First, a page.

Water Smart City of Vijaynagara: Hampi Water resource management in Hampi; case of Krishnapura


Hampi, now a world heritage site of UNESCO is known for its planning and architectural wonders. Once the capital of Vijayanagar empire, is located on the bank of Tungabhadra river. The era was marked by architectural and planning epics. As agriculture was the main source of income water was of great importance. Hence the rich Vijaynagara empire focused on developing a strong water management system through planning and governance. The study thus tried to decode the water management techniques of Hampi based on literature, site evidences, discussions with researchers and theoretical assumptions. This article gives an overview of water management system of Hampi with detail information of Krishna precinct in Sacred cluster.


Hampi is situated at 15° 20′ 12″ North latitude and 76° 27′ 32″ East longitude. The altitude of the place is 467.000 mtrs above MSL. The Tungabhadra River flowing north-easterly traverses the Hampi landscape. It is situated at a distance of 346 kms away from the state capital i.e. Bangalore. Distance to important cities in the state like Hubli is 150 kms, Gulbarga 400 kms, Mangalore 420 kms and Mysore 510 kms.
Hampi has been identified as the Kishkindha-kshetra of the Ramayana. The place is naturally endowed with strategic strength. Hence was once the capital of Vijayanagar Empire.
Located in the Northen part of Karnataka, it is now marked by UNESCO as World Heritage site. It spreads over two districts Gangavati taluk of Koppal district and Hospet taluk of Bellary district.

Kishkindha of the Ramayana

Hampi has been identified as the Kishkindha-kshetra of the Ramayana. Kishkindha-kshetra was ruled by the monkey-chiefs, Vali and Sugriva. After a quarrel, Sugriva, who had been driven out, took refuge on the Matanga-parvatam, along with Hanuman. After Sita was carried away to Lanka by Ravana, Rama and Lakshmana came south in search of Sita and met the refugees, Sugriva and Hanuman. Rama killed Vali and restored to Sugriva his kingdom. Rama and Lakshmana then stayed on the Malyavanta hill nearby awaiting the results of Hanuman’s search for Sita in Lanka.

Vijayanagara of 14th century

Prior to the rise of the Vijayanagara dynasty, Hampi and its environs were under the control of the various dynasties which ruled over the Karnataka country in succession such as the Kadambas, the Chalukyas of Badanii, the Rashtrakutas, the Chalukyas of Kalyani, the Hoysalas, Yadavas and others. Often it was ruled by one or other of the feudatories of these powers, such as the chiefs of Kurugodu Anegondi, Kampili etc. Immediately, before the rise of the Vijayanagara dynasty the place was probably under the control of the chiefs of Kampili which is now a small town, about 19 km east of Hampi was a Western Chalukyan capital in the eleventh century.
Harihara was the eldest of the five sons of Sahgama, the other four being Kampana, Bukka, Marappa and Mudappa. Around 1336 AD Harihar and Bukka founded Vijayanagara or Vidyanagara as the capital of their newly-established empire under the guidance of Vidyaranya, their guru.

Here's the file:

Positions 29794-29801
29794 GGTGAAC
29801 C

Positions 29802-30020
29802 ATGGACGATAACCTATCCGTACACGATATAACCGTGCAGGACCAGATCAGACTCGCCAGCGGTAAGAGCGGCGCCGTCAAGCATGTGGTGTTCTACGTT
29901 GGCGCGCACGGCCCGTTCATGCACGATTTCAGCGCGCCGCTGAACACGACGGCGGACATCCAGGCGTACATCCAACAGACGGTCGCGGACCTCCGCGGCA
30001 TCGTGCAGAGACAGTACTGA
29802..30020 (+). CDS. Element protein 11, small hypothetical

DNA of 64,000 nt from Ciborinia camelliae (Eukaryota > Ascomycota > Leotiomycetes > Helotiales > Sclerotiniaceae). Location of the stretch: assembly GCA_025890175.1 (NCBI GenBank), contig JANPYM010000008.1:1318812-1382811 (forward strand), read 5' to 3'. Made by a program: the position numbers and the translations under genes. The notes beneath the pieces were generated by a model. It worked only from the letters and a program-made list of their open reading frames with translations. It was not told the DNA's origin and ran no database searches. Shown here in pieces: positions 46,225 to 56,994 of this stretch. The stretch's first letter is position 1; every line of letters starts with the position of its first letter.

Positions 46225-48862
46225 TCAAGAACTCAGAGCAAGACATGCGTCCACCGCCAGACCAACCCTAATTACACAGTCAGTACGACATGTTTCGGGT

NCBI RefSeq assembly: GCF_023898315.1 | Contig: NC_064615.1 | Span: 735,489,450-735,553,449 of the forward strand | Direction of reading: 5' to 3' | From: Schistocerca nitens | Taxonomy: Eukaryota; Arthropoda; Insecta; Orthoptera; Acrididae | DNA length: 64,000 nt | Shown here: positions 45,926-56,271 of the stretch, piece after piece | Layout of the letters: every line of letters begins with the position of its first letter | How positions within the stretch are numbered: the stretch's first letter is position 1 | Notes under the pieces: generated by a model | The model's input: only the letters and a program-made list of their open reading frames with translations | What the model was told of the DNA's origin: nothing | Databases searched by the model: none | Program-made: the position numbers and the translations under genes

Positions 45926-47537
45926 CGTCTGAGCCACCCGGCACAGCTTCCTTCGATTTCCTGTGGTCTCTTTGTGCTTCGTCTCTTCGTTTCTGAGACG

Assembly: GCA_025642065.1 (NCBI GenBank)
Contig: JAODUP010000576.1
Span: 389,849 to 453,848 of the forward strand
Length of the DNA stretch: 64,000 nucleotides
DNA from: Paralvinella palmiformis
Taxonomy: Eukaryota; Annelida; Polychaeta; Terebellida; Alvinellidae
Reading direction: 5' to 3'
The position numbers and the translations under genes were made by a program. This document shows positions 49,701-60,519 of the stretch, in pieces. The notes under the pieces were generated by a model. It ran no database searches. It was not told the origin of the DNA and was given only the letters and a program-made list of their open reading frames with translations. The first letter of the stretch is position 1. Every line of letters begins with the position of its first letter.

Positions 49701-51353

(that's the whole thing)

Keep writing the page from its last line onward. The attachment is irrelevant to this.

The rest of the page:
Harihara I (ad 1336-57) jointly with his brother Bukka, did much to lay the administrative system of the new empire on firm foundations. Bukka I reigned as sole sovereign from ad 1357 to 1377.
Bukka’s large empire was divided into a number of rajyas mostly ruled over by royal princes and nobles. Bukka’s son Harihara II (ad 1377- 1404), set up his own sons as provincial viceroys. Under Harihara II, the Krishna became the northern boundary of the empire, while a successful expedition was sent even to Ceylon in the south. Some of the earliest monuments of the Vijayanagara period in the capital city may be traced to the time of Harihara II, e.g., the Ganigitti temple. The fortifications and irrigation-works in Vijayanagara owed much to the efforts of Bukka I and Devaraya I, the son of Harihara II.
In third dynasty i.e. the Tuluva dynasty began in 1505 with Vira Narasimha as the king (1505 AD – 1509 AD). After which Vira Narasimha was succeeded by his step-brother Krishnadeva Raya (1509 AD -1529 AD) who was not only the greatest of the Vijayanagara rulers, but also one of the most brilliant medieval rulers. Temple architecture flourished during his reign. He built serval structures like the smaller east gopura and the ranga-mandapa of the Pampapati temple, the huge Narasimha figure and the Krishna temple are just a few of the numerous additions made by him to the imperial city. He also made many improvements to existing structures such as the Vitthala and Hazara Rama temples. Many irrigation-projects were also undertaken and a big reservoir were built.

Study area

Hampi is divided into royal cluster and sacred cluster based on the structures. The sacred cluster consists of temples and pushkarnis while royal cluster housed the royal family.

The cluster consists of temples, mandapas and pushkarnis built by different rulers. Virupaksha temple and pushkarni is the oldest and the only used complex. Each temple in the cluster has a pushkarni with different water source. Water was used mainly for irrigation and for temple activities.

Water required for sacred purpose was drawn through wells while the pushkarnis were used by residents, pilgrims and for other temple activities like cooking and cleaning. The major source of water for sacred cluster were canals or Kaluyes.